Phinney completes circle with over-due Tour de France debut
DUSSELDORF, Germany (VN) — Taylor Phinney completed the circle Saturday with his long awaited and over-due Tour de France debut.
As a wide-eyed teenager, Phinney visited the Tour nearly a decade ago, and it seemed if it was fated one day he would race in cycling’s biggest event. Fortune would have something else in mind. A horrendous, high-speed crash during the 2014 U.S. national road championships left him with broken bones, and shattered dreams. Phinney’s long road to the Tour would take some unexpected detours, but it finally led home Saturday.
“When I was a kid, I came [to the Tour] with my dad, with a press pass, and we followed the Tour for a whole month,” Phinney said. “I just fell in love with the race.”
On Saturday, under the rainy conditions that he was jokingly hoping for — “If it’s raining, that’s good. It freaks people out, and I am freaked out anyway. It brings everyone to my level” — Phinney completed the circle. At 27, a lot wiser and no longer cycling’s wunderkind, Phinney spun down the start ramp in Düsseldorf. The Tour debut was no longer a dream. He led Cannondale-Drapac home as its top finisher, 12th at 17 seconds slower than stage-winner Geraint Thomas.
“I haven’t done a grand tour since I broke my leg,” he said. “I haven’t felt like I had the physical capacity to finish a grand tour until right now. I am ready to experience this thing for what it is, because I’ve only seen it on TV.”
As good as it felt Saturday, it was a long time coming. Five years ago, Phinney was poised to emerge as cycling’s next big star. He had everything going for him; superb genetics, a natural flare for the cameras, and innate talent that hinted of greatness.
The 6-foot-4 Phinney was born from cycling royalty — his father, Davis, a Tour de France stage-winner and his mother, Connie, an Olympic gold medalist — and Tour success seemed all but inevitable. Promising junior results were quickly confirmed at the professional level. In 2012, Phinney won the opening prologue at the Giro d’Italia to don the pink jersey, and in 2014, he claimed his first stage race title at the Tour of Dubai and won his second national time trial title. The future was an open road.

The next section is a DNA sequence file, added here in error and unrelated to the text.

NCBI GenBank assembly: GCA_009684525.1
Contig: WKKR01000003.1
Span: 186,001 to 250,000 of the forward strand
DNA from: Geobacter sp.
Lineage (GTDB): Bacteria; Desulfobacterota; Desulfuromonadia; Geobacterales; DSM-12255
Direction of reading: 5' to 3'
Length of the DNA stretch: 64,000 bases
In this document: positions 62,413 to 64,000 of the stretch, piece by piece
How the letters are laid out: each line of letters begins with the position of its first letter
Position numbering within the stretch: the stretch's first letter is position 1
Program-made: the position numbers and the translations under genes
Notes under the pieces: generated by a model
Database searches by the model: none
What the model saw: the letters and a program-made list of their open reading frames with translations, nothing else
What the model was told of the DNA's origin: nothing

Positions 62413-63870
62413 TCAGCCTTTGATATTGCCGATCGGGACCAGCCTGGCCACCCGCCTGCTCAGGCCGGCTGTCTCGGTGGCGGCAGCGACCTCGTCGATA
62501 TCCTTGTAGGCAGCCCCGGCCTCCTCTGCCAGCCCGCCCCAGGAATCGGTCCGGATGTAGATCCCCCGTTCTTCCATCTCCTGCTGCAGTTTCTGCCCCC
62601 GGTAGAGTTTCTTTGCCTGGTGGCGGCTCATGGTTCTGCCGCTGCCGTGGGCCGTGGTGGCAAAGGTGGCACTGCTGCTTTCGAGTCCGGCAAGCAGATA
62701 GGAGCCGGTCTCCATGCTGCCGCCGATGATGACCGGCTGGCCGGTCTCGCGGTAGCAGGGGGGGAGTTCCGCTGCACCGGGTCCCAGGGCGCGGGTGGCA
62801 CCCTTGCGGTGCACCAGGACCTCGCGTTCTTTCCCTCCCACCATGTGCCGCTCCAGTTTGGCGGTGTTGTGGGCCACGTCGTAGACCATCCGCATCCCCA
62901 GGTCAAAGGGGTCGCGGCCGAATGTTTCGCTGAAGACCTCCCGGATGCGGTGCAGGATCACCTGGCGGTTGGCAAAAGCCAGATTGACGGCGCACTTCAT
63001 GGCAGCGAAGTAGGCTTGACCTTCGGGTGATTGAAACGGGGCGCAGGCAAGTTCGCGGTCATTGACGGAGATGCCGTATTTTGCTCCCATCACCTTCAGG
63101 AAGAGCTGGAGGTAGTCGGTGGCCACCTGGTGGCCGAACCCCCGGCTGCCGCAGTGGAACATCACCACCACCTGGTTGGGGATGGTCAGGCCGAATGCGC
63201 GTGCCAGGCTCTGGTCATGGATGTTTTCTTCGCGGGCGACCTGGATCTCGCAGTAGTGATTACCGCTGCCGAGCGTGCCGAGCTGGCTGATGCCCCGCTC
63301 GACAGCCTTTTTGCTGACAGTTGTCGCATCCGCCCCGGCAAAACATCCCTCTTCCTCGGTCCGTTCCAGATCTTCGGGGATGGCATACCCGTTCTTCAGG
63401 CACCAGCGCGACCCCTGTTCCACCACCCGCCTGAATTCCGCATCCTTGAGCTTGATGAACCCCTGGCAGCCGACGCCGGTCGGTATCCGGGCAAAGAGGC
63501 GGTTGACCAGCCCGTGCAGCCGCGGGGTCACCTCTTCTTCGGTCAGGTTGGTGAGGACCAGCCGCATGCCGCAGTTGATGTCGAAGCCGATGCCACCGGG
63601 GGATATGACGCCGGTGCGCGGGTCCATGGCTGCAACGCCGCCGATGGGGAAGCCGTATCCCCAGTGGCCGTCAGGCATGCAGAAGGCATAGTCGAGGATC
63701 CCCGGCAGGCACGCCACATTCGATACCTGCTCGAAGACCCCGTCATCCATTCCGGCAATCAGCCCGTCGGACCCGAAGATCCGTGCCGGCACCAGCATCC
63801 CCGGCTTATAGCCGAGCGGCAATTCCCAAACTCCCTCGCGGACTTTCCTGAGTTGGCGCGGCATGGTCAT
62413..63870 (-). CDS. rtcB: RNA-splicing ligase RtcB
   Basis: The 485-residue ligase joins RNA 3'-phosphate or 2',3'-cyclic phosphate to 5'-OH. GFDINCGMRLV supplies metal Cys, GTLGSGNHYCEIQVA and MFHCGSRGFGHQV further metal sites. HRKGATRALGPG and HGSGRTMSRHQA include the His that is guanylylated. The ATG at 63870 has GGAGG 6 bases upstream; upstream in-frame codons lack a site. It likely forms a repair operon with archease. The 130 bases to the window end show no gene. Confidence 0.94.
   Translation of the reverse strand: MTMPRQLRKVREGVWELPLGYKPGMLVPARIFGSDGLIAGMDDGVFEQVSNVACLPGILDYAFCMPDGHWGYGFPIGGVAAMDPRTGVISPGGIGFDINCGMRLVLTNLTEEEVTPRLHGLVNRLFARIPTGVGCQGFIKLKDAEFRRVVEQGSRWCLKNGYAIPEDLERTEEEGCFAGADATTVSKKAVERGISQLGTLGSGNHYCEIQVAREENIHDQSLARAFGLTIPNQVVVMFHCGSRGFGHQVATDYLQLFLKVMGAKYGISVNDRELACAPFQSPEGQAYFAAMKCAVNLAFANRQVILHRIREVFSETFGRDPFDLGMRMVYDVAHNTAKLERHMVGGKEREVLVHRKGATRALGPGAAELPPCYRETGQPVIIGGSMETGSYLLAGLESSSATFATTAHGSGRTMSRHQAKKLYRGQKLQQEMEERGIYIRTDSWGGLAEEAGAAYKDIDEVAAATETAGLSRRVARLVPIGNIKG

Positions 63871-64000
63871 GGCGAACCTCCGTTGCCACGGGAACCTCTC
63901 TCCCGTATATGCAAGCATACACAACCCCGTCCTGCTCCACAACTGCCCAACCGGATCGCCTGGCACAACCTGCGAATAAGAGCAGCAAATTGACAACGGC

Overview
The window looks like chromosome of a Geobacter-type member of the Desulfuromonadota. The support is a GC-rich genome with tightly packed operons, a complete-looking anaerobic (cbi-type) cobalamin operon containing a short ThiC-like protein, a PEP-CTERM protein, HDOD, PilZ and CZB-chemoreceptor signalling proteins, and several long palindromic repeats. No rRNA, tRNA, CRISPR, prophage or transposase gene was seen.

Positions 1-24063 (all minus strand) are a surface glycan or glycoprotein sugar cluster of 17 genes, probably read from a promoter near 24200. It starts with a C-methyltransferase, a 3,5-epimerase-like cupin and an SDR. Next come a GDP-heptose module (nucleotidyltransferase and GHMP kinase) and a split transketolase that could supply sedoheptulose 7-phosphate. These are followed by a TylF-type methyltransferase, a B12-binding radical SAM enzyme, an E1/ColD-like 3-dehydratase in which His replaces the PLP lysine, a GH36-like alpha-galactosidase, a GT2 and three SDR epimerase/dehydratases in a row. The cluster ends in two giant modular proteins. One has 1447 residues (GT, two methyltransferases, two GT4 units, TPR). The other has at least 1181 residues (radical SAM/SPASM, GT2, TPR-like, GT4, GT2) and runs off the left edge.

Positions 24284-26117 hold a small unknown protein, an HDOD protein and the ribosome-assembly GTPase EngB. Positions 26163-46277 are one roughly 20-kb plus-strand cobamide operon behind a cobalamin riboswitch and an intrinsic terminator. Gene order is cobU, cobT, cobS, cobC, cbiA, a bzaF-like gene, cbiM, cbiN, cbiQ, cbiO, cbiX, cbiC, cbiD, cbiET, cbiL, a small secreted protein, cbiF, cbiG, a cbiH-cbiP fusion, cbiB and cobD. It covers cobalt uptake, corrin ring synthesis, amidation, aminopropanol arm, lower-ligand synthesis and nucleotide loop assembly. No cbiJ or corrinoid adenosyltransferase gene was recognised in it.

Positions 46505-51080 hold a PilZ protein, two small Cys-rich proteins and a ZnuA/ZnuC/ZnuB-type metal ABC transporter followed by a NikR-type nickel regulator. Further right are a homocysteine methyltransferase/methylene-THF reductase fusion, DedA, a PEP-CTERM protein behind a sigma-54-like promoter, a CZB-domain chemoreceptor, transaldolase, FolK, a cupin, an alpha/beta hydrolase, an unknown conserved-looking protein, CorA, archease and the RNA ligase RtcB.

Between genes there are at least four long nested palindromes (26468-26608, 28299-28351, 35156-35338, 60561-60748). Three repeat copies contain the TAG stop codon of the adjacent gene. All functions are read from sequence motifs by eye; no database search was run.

A start in the 2014 Tour a few months later seemed assured, but just days after the TT, everything changed in a wrenching instant. Phinney slammed into a guardrail, leaving his left leg broken into bits. The injuries were so severe that the conversation quickly evolved not from how soon he might be able to return, but rather whether or not he would ever race again.
“I had a lot of goals of within cycling that I wanted to achieve. Then I broke my leg, and everything got thrown out, and mixed around,” Phinney said. “My perception of this sport and life has completely changed.”
“I had a lot of goals of within cycling that I wanted to achieve. Then I broke my leg, and everything got thrown out, and mixed around …”
In that painful instant, Phinney went from being a young athlete, whose future simultaneously was scripted and full of promise, to a young man facing uncertainty perhaps for the first time of his life.
The severity of his injuries meant his life could be very different than the one he had been born into. Cycling’s crown prince was suddenly left adrift without a kingdom. Phinney turned inward, plumbing his innermost emotions, fears, and expectations of what life might be like without being a professional cyclist. Part of that journey was documented in the film, “Thereabouts 2,” and he came out on the other side still committed to pursuing cycling.
“I think people forget how devastating that injury was, and how far he’s come,” said his mother, Connie. “Let’s not expect too much out of him. Let’s just let him try to ride the race and represent Cannondale well and represent himself well.”
This year, after a switch to Cannondale-Drapac, the Tour de France was back on the radar. There was another obstacle with heavy crash during the Tour of Flanders, but Phinney made it Düsseldorf.
“Just being here, being at the Tour. I am stoked and I feel a genuine sense of excitement,” Phinney said. “This whole season has been full of different comeback experiences. This is an unknown. This is something I’ve never experienced before. I love that, I love an unknown. I am here, I am focused, and I am ready.”
Racing on Saturday was the first victory. The goal now is to finish his grande boucle, France’s big loop, and make it to Paris. A city, curiously enough, that the world-traveling Phinney has never visited.
“I’m thinking about the Champs-Élysées, Paris, making it there,” Phinney said. “I always had this weird thing that the first time I go to Paris I want it to be in the Tour de France. I never thought that would actually happen, and I thought I would go to Paris at some point, but now there is a chance of a tangible dream coming true.”